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Henry Glover Protest
Coroner's Office Agrees to Re-examine "Unclassified" Death of Man Killed, Burned in 2005
A group of protestors gathered at the Orleans Parish Coroner's Office (2612 Martin Luther King Blvd.) to demand that authorities reopen the file of Henry Glover, who was killed by NOPD officers and had his body burned on a levee in Algiers following the Federal Flood of 2005.
Orleans Parish Coroner Frank Minyard has agreed to reopen the file of Henry Glover, who was shot by former NOPD officer David Warren, after a protest this morning at the Coroner's office (2612 Martin Luther King Blvd.).
Glover's family and activists, many wearing "I am Henry Glover" t-shirts, demanded entrance into the building. In the wake of a retrial that aquitted ex-NOPD cop David Warren of wrongdoing, participants demanded that Glover's death be classified as a homicide.
Currently, the coroner's report on Glover's death lists the cause as "unclassified" as opposed to "homicide."
David Warren shot Glover outside of an Algiers strip mall on Sept. 2, 2005, and Glover's body was later found burned inside a vehicle on the levee. After the case was brought to light by the Nation magazine, Times-Picayune and others, Warren and other police officers were convicted for federal civil rights violations in the murder and cover up. Initially, Warren was sentenced to 25 years in prison.
A federal appeals court granted Warren a re-trial, and he was aquitted of federal civil rights charges and gun charges on Wednesday, December 11. Warren said that he believed Glover was armed when he shot him, and he was tried separately from the officers who were charged with corruption for conspiring to hide evidence.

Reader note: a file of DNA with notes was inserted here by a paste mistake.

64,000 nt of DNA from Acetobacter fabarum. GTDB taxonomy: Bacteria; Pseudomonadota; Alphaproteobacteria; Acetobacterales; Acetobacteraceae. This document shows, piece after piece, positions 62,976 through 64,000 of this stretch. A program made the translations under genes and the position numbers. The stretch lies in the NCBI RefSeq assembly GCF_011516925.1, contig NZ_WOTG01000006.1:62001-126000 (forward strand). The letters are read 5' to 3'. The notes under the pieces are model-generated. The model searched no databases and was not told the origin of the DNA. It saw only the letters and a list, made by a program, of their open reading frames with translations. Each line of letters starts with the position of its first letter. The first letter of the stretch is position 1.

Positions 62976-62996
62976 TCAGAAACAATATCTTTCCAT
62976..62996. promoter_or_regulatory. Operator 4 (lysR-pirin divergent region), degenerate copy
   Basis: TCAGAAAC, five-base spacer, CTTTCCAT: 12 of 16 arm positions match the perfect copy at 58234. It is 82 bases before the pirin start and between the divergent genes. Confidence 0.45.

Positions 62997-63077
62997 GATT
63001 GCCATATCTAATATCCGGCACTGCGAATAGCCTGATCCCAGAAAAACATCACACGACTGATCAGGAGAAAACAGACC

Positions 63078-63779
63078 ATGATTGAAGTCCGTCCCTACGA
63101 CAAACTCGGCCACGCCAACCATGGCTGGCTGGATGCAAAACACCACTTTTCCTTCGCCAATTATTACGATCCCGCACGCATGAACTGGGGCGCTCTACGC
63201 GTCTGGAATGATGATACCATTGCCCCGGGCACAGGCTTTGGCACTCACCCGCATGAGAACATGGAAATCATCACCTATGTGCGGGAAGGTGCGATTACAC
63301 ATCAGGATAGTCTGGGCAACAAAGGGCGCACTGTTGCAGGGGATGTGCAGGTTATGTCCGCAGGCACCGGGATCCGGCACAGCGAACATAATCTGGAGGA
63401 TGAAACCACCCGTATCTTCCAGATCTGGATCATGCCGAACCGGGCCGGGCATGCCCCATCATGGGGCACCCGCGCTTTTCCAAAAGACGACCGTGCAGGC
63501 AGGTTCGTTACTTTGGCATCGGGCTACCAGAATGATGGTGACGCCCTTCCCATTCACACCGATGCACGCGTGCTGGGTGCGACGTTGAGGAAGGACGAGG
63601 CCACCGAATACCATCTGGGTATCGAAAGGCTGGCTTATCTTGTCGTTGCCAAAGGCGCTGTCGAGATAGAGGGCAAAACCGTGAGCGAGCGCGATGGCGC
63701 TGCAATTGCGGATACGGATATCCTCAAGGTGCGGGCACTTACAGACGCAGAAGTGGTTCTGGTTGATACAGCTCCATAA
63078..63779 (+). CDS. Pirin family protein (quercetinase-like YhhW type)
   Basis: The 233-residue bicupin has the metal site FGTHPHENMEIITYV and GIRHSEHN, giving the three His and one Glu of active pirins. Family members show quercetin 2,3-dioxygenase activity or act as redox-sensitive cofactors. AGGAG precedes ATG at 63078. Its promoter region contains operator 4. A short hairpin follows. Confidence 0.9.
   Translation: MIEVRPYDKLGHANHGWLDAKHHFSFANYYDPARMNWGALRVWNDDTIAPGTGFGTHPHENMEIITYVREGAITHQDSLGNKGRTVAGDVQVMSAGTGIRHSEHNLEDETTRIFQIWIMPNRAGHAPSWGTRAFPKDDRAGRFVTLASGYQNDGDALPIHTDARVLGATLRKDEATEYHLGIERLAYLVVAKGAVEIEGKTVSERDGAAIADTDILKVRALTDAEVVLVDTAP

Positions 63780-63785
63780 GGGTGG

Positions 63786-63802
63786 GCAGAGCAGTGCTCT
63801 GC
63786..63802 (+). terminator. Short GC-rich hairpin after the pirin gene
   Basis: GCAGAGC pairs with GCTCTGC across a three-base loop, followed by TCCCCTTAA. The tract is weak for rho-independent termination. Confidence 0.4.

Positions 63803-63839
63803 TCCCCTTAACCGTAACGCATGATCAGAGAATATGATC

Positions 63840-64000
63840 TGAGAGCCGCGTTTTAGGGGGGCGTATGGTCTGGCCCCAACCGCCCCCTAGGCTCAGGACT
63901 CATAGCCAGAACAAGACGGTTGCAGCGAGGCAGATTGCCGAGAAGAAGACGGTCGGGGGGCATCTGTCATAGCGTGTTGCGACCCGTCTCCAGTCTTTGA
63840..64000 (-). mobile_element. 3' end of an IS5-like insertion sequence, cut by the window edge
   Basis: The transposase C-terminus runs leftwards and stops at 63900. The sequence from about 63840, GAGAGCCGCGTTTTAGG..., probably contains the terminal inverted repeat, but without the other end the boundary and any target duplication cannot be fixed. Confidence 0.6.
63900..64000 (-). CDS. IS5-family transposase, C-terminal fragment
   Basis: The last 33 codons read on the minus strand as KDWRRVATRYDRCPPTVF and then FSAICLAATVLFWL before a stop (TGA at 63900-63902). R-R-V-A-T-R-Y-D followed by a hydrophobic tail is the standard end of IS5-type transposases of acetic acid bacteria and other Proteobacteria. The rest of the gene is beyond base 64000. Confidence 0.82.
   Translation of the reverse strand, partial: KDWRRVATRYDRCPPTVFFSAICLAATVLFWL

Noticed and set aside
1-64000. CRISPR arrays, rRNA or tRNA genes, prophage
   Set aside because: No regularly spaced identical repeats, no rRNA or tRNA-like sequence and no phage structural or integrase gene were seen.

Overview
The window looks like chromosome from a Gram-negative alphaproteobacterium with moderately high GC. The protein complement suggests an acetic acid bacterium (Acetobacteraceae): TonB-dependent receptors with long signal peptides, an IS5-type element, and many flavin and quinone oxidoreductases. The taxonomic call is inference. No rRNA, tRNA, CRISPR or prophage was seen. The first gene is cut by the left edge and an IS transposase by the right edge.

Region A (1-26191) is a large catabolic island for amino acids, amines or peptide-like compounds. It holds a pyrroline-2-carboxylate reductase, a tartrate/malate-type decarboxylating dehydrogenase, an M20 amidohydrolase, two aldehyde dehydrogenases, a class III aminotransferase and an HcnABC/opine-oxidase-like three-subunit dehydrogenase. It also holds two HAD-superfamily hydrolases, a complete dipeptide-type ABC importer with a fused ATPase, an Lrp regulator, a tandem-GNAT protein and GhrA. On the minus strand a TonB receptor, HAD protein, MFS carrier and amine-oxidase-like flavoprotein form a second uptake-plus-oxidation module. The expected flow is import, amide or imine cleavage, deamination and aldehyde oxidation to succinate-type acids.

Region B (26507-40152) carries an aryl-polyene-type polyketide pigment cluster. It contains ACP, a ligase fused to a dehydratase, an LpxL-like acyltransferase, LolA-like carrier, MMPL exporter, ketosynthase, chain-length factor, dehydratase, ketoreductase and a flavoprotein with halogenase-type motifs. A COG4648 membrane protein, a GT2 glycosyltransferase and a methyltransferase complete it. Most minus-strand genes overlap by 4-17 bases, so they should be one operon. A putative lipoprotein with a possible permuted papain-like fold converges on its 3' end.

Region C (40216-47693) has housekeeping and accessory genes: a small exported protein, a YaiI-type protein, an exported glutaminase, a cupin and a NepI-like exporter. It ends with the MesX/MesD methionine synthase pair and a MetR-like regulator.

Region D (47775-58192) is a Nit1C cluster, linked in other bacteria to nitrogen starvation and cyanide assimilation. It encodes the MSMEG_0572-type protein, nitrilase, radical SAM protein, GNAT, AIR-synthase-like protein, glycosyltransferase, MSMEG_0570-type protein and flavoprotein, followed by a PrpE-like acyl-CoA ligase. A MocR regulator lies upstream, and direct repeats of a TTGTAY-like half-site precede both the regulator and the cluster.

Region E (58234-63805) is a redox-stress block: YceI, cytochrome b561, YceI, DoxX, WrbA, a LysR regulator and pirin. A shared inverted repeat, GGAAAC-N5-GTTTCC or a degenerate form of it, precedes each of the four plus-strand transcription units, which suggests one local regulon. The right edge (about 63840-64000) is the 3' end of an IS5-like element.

In the wake of the Warren verdict, Henry Glover's family is continuing to bring attention to the case. Edna Glover, Henry Glover's mother, stood next to NAACP President and mayoral candidate Danatus King and addressed the crowd.
"He admitted it. He have his son. I don't have my son, my son is in the ground," said Glover. "This has now moved beyond the Glover family. We have several organizations who are here."
W.C. Johnson of the United New Orleans Front, Big 7 President and community leader Edward Buckner, Sandra "18 Wheeler" Hester, Eloise Davis, and other protestors came in support of Glover.
The group demanded entrance into the building, and was met with initial resistance from an employee. The protestors made their way in, shouting "This is a public building!" Minutes later, police officers arrived.
Buckner, Johnson, and others eventually were led back to discuss the situation with Minyard. After approximately 20 minutes, King returned to address the crowd.
"Within one week to ten days, the coroner will issue another report," said King, relaying what was discussed minutes earlier. "The investigation is officially reopened," said King.
If the death is classified as a homicide, it could lead to murder charges.
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